The Digitalisation of Education

One of the world’s most prolific and highly rated universities, Massachusetts Institute of Technology (MIT), has announced the launch of a free, accredited course that is available online. Many of America’s Ivy League colleges post their course material online, making it available worldwide, and some have previously produced online courses; however, this is the first example of a university creating a course that is completely free, without entrance requirements and open to anyone in the world. With the advent of exorbitant tuition fees and the flexibility offered by online qualifications, is the digitalisation of education the way forward?

The first course offered under the new program, MITx, will be an undergraduate level course on Circuits and Electronics. A university spokesperson said that the course would not be a “watered down” version of the same course offered on campus, the only difference being that everything from the textbooks to group discussions and examinations will take place virtually. With MIT as one of the world’s leading universities, it is likely that many others will follow suit and soon there may be the equivalent of your degree course available online for free. This could be a great advance for future generations but it could also irrevocably damage the higher education system in this country and around the world.

Online degrees of little or no cost would open up university-standard education to a wider and much more diverse student population and also lead to graduates entering the job market with minimal debt. A graduate population with accredited online degrees could be a new workforce of debt-free alumni willing to take risks and invest in the economy, something that has been lacking recently. However, the loss of campuses, teaching and administrative staff and the very bricks and mortar that make up British universities would bring about an end to much that makes university such a unique experience. Many talented research professors would lose their jobs in order to maintain the low costs of running an online degree program, research would all but disappear from universities which would instead focus on delivering quality teaching virtually and the social elements that university life delivers would have to be found elsewhere.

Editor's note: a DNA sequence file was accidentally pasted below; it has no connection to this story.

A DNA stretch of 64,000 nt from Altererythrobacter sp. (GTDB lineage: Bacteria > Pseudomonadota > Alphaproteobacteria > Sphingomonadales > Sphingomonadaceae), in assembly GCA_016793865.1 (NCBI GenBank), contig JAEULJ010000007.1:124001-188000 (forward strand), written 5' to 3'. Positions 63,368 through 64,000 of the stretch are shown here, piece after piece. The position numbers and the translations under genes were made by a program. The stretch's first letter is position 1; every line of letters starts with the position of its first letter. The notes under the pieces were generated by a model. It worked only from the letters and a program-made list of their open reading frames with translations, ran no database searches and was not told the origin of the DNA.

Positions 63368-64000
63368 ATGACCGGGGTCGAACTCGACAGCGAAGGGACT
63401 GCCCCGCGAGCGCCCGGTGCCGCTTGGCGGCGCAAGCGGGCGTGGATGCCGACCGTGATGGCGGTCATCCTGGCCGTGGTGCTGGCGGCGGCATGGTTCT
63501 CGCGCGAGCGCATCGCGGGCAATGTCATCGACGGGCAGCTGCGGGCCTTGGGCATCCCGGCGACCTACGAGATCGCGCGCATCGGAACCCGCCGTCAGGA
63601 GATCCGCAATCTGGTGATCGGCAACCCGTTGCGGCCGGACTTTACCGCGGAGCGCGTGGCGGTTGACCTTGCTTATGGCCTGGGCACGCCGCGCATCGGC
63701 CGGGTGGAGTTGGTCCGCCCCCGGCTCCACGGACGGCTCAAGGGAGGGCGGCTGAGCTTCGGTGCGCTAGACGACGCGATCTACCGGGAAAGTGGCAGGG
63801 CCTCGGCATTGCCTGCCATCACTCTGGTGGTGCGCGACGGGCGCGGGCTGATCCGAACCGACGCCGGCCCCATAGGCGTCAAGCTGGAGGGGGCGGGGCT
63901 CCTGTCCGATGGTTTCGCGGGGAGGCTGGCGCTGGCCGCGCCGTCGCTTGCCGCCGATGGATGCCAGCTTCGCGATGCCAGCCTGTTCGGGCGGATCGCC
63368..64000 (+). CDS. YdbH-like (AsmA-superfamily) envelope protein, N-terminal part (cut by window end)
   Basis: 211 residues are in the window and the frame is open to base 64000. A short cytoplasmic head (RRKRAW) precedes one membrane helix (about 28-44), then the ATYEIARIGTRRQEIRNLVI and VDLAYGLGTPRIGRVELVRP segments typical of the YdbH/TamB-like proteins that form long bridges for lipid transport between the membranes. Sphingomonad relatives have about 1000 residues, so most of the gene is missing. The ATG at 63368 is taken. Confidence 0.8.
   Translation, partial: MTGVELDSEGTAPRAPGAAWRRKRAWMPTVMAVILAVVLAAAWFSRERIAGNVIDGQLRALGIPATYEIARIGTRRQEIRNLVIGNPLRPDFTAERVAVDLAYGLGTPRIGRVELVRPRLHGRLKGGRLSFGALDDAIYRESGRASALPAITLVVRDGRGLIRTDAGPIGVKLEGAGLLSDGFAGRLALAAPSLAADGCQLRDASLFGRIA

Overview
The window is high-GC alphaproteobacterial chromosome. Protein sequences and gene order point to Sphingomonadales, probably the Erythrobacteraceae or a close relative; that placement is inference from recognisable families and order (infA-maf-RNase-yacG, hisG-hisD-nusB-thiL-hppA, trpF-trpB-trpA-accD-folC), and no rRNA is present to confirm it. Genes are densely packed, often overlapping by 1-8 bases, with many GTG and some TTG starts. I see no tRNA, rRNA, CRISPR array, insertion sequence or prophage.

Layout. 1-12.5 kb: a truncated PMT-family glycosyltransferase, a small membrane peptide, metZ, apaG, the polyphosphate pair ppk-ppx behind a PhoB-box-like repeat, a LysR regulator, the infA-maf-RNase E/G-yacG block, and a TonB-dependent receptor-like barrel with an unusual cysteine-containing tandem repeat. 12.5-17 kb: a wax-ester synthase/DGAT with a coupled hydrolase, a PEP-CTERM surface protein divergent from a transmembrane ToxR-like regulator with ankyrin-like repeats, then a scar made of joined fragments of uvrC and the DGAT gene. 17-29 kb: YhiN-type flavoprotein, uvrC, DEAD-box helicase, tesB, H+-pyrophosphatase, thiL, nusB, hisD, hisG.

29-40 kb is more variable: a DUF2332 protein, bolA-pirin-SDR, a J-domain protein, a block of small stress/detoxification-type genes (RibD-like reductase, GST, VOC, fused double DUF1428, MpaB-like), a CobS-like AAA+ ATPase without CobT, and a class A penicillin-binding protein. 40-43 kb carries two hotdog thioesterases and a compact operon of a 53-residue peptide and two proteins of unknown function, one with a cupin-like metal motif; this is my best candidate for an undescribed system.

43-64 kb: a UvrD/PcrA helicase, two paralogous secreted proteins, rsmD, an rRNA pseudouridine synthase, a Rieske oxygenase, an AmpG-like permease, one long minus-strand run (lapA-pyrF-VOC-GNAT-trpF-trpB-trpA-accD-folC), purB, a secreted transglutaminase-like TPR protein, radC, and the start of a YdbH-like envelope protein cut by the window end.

Of the many online qualifications currently available, the Open University degree is probably the most successful, with over 150,000 students registered at any one time. The program offers online tuition, examinations and seminars alongside the option to attend physical meetings at a local centre. Students with Open University degrees list the ability to learn independently and their ‘open degree’ (which allows for a variety of modules to be taken together) as the highlights of the program. Although most OU students rate their experience highly, some downsides include the solitary nature of online learning and how employers view an OU degree. One student review says, “the biggest downside to studying with the OU for me has been the lack of interaction with other students and staff.” Another reviewer agrees, adding that it can be difficult in interviews to impress “closed minded employers who don’t know anything about the OU.” Though the qualifications acquired from the OU may not be as prestigious as those delivered by other universities, due to exorbitant tuition fees and the opportunity to work alongside studying, the OU’s popularity is on the rise.

Online learning appears to be the future of higher education, but it remains to be seen to what extent the students of the future will embrace it. For humanities and arts degrees, notoriously difficult to grade, the appeal of a virtual qualification is diminished and universities are unlikely to turn their backs on the huge numbers of students willing to pay thousands for these degrees. The future of online degrees depends upon the readiness of universities to potentially lose fee-paying students whilst getting their programs off the ground and the acceptance by employers of these new degrees as legitimate. If both of these changes can happen, then online degrees in certain subjects, namely science based degrees where the answers are generally not subjective, could potentially revolutionise the job market. Graduates with minimal debt and a recognized qualification would be much more likely to be hired, given their ability to be financially independent and accept a lower salary. Online learning has been growing for over a decade, but with MIT’s launch into the sphere, it is likely that the future of brick universities and their ability to charge students astronomical amounts for degree courses is about to change.

Issy Moore

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